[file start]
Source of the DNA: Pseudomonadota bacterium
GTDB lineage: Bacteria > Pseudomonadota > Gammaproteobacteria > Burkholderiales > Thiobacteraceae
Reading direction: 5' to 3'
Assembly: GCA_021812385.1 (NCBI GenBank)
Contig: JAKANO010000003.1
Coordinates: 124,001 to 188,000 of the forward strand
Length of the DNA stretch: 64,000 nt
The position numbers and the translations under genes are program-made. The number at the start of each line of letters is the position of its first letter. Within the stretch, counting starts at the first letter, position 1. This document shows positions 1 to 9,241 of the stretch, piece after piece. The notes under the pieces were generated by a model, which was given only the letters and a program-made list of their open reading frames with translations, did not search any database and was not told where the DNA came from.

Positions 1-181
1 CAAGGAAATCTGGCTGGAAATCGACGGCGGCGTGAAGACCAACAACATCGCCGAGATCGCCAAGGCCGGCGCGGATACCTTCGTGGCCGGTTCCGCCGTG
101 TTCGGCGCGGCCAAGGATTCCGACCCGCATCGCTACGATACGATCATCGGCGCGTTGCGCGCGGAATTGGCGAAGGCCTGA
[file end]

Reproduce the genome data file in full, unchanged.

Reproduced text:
Source of the DNA: Pseudomonadota bacterium
GTDB lineage: Bacteria > Pseudomonadota > Gammaproteobacteria > Burkholderiales > Thiobacteraceae
Reading direction: 5' to 3'
Assembly: GCA_021812385.1 (NCBI GenBank)
Contig: JAKANO010000003.1
Coordinates: 124,001 to 188,000 of the forward strand
Length of the DNA stretch: 64,000 nt
The position numbers and the translations under genes are program-made. The number at the start of each line of letters is the position of its first letter. Within the stretch, counting starts at the first letter, position 1. This document shows positions 1 to 9,241 of the stretch, piece after piece. The notes under the pieces were generated by a model, which was given only the letters and a program-made list of their open reading frames with translations, did not search any database and was not told where the DNA came from.

Positions 1-181
1 CAAGGAAATCTGGCTGGAAATCGACGGCGGCGTGAAGACCAACAACATCGCCGAGATCGCCAAGGCCGGCGCGGATACCTTCGTGGCCGGTTCCGCCGTG
101 TTCGGCGCGGCCAAGGATTCCGACCCGCATCGCTACGATACGATCATCGGCGCGTTGCGCGCGGAATTGGCGAAGGCCTGA